Academic journal article Journal of Physical Education and Sport

Impact of the Smart Device Interactivity on the Co-Creation of Value in the Sport Industry

Academic journal article Journal of Physical Education and Sport

Impact of the Smart Device Interactivity on the Co-Creation of Value in the Sport Industry

Article excerpt


In the 21st century, a variety of portable smart devices started to emerge. These devices allow people to use more advanced computing ability and offer instantaneous connectivity even more so than an ordinary personal computer (Chen, Yen, & Chen, 2009). Moreover, these smart devices provide a platform where people can easily access to the optimal information that they need (Lee, 2005) and real-time information can be exchanged anywhere at any time (Hennig-Thurau et al., 2010). One of the popular smart devices is a smartphone and a significant number of business organizations have shifted marketing strategies from a mass-market perspective to a customer-centric perspective, which represents the most recent innovation in the progress of portable smart devices (Oulasvirta, Rattenbury, Ma & Raita, 2012; Sheth, Sisodia & Sharma, 2000; Smith, 2015). Through this technological development, consumers have become more active recipients of innovation and partners in the innovation process. The direction of interaction between the firm and the customer is also evolving to a two-way interactive dialogue for value cocreation (Prahalad & Ramaswamy, 2004a; Sawhney, Verona, & Prandelli, 2005).

Social network services have been effectively used by a large number of sports organizations to communicate with their customers or fans. All 30 Major League Baseball (MLB) franchises, 32 National Football League (NFL) teams, 30 National Basketball Association (NBA) teams, and 30 National Hockey League (NHL) teams use Facebook, Twitter, and Blogs. Individual athletes also attract large followings. According to (2012), 7,217 NFL, NBA, MLB, NHL, and soccer players use Twitter to interact with their fans. In addition, sports news channels use blogs to interact with fans (Martin, 2012). As such, new media is considered a core platform through which sports organizations, teams, and individual athletes interact with their fans or customers (Flew & Smith, 2011). Through portable smart devices, new media is facilitating interactivity between consumers and organizations (Lee & Lan, 2007). This rapid growth of new media requires changes in the way organizations have traditionally operated (Hennig-Thurau et al., 2010). Organizations recognize the need for platforms to facilitate value cocreation with customers in the virtual environment (Sawhney et al., 2005), and focus on interactivity and management of value cocreation with their customers (Prahalad & Ramaswamy, 2004a).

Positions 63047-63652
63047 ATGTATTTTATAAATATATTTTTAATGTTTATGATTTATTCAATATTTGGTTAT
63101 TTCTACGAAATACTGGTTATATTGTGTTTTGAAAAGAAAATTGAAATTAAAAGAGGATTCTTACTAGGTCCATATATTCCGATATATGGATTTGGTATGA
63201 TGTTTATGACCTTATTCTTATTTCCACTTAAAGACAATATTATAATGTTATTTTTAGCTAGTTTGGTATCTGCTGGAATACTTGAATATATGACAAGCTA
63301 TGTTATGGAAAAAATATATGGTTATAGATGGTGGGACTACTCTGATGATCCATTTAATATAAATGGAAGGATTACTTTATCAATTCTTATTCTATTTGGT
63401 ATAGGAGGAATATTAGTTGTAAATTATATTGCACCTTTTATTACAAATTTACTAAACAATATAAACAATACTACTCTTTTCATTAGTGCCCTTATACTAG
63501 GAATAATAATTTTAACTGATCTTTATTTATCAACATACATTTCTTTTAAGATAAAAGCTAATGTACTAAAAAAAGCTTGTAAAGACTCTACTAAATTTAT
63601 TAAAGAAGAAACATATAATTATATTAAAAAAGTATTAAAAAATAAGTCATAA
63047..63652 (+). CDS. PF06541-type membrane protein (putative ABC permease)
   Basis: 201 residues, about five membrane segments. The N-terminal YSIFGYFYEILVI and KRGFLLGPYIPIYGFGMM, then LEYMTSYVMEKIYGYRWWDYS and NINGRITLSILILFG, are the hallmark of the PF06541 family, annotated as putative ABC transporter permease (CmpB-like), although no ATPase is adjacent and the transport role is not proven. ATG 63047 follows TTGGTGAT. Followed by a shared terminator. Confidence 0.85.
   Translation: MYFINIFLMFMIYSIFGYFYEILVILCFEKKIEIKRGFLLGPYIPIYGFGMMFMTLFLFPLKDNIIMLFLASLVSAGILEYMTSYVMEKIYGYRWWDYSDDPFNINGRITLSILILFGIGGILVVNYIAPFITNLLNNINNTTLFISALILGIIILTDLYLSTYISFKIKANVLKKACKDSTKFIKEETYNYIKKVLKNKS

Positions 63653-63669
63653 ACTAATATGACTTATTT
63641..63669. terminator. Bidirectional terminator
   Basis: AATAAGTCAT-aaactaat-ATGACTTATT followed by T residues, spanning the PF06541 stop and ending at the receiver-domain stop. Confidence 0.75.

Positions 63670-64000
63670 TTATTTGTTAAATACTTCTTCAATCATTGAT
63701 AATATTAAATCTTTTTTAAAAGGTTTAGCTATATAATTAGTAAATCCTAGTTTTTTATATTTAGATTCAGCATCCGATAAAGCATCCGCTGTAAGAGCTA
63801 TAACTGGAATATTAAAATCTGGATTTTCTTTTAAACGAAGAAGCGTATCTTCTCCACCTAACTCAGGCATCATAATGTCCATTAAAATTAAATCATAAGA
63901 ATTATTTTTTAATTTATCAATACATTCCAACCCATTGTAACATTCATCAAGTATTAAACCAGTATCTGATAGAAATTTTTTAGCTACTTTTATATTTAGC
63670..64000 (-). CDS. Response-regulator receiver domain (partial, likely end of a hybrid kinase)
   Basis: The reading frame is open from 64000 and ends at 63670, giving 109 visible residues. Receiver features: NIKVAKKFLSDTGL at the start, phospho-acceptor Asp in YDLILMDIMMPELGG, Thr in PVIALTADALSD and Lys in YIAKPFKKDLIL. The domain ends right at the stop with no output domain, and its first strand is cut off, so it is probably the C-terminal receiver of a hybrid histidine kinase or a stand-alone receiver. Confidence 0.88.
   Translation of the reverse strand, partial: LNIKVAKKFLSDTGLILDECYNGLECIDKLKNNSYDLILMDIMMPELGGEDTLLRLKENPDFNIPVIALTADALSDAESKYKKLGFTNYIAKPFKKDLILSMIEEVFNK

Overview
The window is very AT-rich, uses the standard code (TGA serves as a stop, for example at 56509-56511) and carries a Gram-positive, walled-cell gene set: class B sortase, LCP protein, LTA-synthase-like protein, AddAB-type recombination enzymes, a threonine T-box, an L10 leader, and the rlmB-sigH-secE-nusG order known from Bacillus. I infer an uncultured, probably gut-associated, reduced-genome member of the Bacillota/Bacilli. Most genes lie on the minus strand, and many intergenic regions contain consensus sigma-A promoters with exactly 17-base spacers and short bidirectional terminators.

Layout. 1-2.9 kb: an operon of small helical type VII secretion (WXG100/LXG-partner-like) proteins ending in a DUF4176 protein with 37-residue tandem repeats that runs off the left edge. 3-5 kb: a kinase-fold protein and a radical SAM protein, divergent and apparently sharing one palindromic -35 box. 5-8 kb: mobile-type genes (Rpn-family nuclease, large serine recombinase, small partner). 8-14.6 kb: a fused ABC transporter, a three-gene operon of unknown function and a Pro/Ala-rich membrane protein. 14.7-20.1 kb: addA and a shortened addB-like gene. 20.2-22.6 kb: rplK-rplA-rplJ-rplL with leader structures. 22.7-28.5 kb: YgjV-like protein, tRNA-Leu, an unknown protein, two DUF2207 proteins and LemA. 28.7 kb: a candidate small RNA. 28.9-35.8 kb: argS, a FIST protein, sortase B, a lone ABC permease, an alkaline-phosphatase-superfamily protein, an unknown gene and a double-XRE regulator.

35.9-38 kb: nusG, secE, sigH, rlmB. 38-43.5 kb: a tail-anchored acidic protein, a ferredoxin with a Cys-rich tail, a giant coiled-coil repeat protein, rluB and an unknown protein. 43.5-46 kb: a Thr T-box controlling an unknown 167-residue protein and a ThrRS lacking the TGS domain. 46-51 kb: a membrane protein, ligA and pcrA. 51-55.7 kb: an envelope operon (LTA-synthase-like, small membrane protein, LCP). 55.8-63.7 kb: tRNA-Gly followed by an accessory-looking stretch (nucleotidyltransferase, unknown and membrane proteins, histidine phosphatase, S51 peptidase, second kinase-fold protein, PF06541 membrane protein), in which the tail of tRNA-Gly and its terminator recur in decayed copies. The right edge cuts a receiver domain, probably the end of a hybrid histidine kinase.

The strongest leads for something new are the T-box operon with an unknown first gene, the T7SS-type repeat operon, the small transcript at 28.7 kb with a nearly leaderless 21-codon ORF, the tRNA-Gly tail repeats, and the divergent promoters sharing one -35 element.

Consumers play a leading role in influencing important decisions, such as those in manufacturing, distribution, and the service process. Through this interaction, firms can progressively learn about their consumers, and even learn from them (Sawhney et al., 2005). According to Lin and Huang (2006), individual customers yield value and services for and from each other by participating in communities of customers. In addition, peers perceive the information a group of consumers provides to be timelier, more complete, and more personalized than the information the commercial media provides (Schwabe & Prestipino, 2005). Therefore, organizations including sports organizations would do well to implement strategies to allow consumers to participate more actively in co-creation value (Sigala, 2009). However, despite the importance of interactivity in the smart device-based environment, most of the research on interactivity has focused on the computer-based environment. Moreover, the research focused on how smart devices' interactivity affects customer participation in the sports industry is still quite insufficient. Therefore, the primary purpose of this study is to examine how interactivity in smart devices influences customer value cocreation by mediating roles of bridging social capital and collective efficacy in the sports industry.

Theoretical Framework


Interactivity is defined as "the relationship between two or more people who, in a given situation, mutually adapt their behavior and actions to each other" (Jensen, 1998, p. …

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